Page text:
listening

Why leaders need to listen to their teams

Aug. 31, 2022
Tom Moriarty says those closest to the work have the most experience with problems and often the best solutions.

My wife, my son, and I were sitting in my kitchen one evening. The conversation was about my son’s house, which he had purchased as a fixer-upper two years ago. My wife, being a person that likes to get things done, was providing ‘suggestions’ about how our son should proceed. My son was managing his budget and working on the house at his pace.

My son, being a respectful person, listened quietly but at multiple points expressed his opinion about what he was going to do for each aspect of his home improvement. Each time my wife continued on as though he hadn’t expressed his thoughts. Eventually, my son said, “Well I guess you have it all figured out and you don’t need my input.” To which I tried not to laugh, but it was impossible not to. Fortunately, we have a comfortable couch. 

This scenario reminded me of a young technician explaining what it was like working in his company. The senior leaders in the company said they wanted to hear solutions to safety issues. 

This technician knew there were a number of incidents involving people being injured on ladders. Being a technician that used ladders frequently in his job assignments, he thought he knew the solution. Many of the ladders being used were not commercial grade ladders. They were worn and rickety. People were injuring themselves because the ladders were not stable. 

The technician had told his supervisor multiple times that the ladders needed to be replaced, both before and after injuries. After the latest injury, the technician submitted an improvement idea that included inspecting the ladders and discarding those that were unstable and buying new replacements. 

Five weeks after the technician’s safety improvement was submitted, the plant manager announced that the solution to the ladder safety issue was to hold all-hands training. The facility employed about 500 employees. The all-hands training took about 30 minutes including the time to stop work, assemble, listen to the training, and then transit back to worksites to resume work. 

At an average fully burdened rate of $54 per hour, the training cost was equal to $13,500. There was another $20,000 to $30,000 in lost production. Not to mention the morale effect on 470 disgruntled employees that don’t ever use ladders in their work. The previous injuries in medical cost and lost time added another $3,000. 

About the Author: Tom Moriarty

A good commercial grade ladder of size used in this plant cost about $500 each. There are only twelve such ladders in the plant. Replacing all twelve ladders would have cost $6,000. Had the supervisor or manager actually listened to the technician, it is highly likely that several lost time injuries could have been avoided. The all-hands safety training could have been avoided and more than $40,000 in costs could have been avoided. 

I know times in manufacturing are tough. It’s hard to find and keep good people. But one of the skills of a good leader is listening. If your team members are telling you something listen to them. This technician had the answer. His supervisor didn’t listen. The health and safety manager didn’t listen. In the end it cost the company more than $40,000 to solve a $6,000 problem. Worse, they ticked off the majority of the workforce. How many more all-hands events or other examples of poor management will people endure?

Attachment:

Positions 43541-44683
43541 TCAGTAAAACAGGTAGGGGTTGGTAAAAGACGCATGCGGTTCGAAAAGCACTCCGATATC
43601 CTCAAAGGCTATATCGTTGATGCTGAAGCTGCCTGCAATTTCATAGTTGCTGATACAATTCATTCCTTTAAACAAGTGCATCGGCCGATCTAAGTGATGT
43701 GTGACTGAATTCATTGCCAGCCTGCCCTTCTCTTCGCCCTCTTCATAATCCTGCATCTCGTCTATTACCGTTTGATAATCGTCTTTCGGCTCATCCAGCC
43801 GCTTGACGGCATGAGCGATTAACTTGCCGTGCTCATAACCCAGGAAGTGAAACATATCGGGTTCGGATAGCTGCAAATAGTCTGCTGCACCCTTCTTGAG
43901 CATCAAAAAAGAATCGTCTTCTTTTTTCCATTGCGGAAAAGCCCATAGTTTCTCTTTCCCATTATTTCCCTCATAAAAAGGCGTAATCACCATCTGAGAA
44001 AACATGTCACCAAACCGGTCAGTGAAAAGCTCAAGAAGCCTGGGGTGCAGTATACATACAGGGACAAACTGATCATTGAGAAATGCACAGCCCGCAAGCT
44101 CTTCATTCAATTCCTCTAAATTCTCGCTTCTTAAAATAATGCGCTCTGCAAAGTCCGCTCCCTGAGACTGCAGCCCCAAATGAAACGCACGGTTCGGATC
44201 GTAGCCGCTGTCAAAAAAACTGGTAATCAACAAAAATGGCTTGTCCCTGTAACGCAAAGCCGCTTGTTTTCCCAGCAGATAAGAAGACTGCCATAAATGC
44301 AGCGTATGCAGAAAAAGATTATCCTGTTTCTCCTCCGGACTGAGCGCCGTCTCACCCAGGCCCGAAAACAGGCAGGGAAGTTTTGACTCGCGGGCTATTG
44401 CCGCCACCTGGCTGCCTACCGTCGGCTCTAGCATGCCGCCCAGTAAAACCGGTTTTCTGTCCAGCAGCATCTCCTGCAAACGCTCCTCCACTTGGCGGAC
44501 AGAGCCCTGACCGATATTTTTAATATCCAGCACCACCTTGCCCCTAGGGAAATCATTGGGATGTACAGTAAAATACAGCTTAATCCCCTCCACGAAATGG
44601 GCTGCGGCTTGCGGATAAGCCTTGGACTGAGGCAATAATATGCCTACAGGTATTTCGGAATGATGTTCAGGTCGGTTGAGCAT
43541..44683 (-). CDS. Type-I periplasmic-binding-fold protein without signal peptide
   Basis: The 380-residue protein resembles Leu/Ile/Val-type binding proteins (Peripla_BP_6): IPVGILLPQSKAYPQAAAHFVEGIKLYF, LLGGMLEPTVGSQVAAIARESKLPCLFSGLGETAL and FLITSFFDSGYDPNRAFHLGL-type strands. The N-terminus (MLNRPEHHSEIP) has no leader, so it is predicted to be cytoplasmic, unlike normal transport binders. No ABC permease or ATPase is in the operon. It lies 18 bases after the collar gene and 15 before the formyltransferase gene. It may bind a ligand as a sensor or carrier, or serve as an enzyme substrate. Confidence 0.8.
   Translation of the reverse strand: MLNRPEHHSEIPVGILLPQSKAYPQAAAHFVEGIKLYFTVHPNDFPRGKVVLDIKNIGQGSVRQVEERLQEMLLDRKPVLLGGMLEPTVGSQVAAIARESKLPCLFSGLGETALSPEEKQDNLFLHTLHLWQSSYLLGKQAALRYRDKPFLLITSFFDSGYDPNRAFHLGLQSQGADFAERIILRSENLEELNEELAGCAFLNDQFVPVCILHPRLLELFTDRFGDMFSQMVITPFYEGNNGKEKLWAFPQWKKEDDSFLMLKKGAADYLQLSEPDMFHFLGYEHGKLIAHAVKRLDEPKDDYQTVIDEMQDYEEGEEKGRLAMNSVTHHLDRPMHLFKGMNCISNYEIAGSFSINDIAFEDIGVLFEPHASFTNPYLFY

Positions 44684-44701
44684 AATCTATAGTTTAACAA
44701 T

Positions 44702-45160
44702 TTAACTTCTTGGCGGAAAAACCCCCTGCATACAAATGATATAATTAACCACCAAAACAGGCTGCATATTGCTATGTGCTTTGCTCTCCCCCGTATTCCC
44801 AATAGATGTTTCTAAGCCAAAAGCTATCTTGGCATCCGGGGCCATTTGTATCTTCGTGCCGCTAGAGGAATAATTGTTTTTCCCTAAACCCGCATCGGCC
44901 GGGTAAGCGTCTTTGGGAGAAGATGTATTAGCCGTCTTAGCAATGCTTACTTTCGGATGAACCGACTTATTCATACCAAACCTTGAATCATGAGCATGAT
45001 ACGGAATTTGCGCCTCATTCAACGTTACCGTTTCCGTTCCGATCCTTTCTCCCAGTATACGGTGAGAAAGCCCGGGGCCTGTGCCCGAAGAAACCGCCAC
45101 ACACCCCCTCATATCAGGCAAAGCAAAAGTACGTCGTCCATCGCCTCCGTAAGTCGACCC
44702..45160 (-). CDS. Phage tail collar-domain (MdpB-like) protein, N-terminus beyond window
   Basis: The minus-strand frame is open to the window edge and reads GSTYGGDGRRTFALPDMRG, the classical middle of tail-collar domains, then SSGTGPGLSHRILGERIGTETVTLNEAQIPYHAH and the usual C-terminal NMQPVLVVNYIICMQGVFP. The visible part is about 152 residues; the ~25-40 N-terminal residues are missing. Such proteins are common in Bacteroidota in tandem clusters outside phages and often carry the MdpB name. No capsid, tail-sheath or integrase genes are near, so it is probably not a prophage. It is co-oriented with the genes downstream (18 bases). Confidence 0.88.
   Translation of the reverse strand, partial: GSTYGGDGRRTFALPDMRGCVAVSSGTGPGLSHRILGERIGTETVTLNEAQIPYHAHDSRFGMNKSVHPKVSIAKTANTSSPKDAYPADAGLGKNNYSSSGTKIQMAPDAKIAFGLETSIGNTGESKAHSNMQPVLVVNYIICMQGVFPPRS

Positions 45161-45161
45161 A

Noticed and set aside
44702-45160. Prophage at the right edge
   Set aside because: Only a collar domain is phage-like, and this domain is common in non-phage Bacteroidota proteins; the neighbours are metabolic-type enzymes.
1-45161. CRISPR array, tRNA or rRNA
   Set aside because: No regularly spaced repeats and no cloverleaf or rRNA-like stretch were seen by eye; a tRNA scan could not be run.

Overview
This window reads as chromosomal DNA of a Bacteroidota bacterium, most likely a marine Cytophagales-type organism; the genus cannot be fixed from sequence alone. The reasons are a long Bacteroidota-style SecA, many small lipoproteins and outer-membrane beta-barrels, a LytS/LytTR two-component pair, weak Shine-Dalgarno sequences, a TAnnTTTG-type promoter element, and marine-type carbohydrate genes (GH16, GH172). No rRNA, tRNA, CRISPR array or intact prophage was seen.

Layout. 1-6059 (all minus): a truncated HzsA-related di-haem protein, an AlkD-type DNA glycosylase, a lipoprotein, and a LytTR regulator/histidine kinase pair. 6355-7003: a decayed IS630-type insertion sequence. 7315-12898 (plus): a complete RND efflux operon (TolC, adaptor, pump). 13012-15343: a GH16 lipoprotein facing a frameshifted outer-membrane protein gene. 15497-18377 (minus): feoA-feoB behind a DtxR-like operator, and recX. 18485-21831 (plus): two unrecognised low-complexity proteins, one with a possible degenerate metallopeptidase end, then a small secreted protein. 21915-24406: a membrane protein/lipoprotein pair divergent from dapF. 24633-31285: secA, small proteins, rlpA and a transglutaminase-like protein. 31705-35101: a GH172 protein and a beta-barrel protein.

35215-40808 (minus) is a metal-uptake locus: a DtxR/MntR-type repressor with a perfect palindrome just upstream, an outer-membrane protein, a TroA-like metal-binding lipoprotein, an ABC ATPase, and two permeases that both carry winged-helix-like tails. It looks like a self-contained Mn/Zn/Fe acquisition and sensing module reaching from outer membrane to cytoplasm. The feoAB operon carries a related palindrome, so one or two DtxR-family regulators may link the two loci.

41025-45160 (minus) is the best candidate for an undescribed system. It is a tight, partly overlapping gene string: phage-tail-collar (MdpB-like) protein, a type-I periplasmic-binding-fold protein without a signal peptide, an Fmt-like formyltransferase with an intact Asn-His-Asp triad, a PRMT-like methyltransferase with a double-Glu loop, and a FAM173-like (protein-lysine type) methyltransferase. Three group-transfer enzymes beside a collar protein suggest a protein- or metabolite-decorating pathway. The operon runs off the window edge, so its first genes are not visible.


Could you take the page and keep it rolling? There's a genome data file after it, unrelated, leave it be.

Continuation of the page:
Just like when a helpful mom is fixated on a path she wants to see, supervisors and managers need to listen to their team members, even if it is not what they want to hear. The people closest to the problem tend to have solutions.

If you’re the supervisor or manager you can ask people for suggestions. But if you don’t actually listen to what you are being told it’s unlikely that you’ll act on it. Productive leaders are attentive. They actively listen. They help people to analyze and to come up with solutions.

In my virtual and on-site workshops we talk about communication —how to consider the other person’s encoding and decoding of messages and the noise that derails clear communication. We also talk about productive leader attributes. CARMA is being consistent, attentive, respectful, motivating, and assertive. Be consistent so people know how you’ll handle things. Be attentive to situations and ideas. Be respectful by actually listening to ideas. Be motiving by encouraging feedback. Be assertive by acting on good ideas.

I encourage you to train yourself and your team on actively listening. Go forth and do great things.

This story originally appeared in the September 2022 issue of Plant Services. Subscribe to Plant Services here.

Human Capital

This article is part of our monthly Human Capital column. Read more from Tom Moriarty.

About the Author

Tom Moriarty | P.E., CMRP, President of Alidade MER, Inc.

Tom Moriarty, P.E., CMRP is president of Alidade MER, Inc., a consulting firm specializing in asset management, reliability engineering, and leadership improvement. He is a member of SMRP (Florida Chapter Board Member and CED Director), a past Chair of ASME’s Canaveral Florida Section, and author of the book “The Productive Leadership System; Maximizing Organizational Reliability”. He has a BSME, an MBA (organizational development), is a licensed professional engineer (PE) in Florida, and a Certified Maintenance and Reliability Professional (CMRP). Contact him at [email protected], (321) 773-3356, or via LinkedIn at www.linkedin.com/in/alidade-mer.

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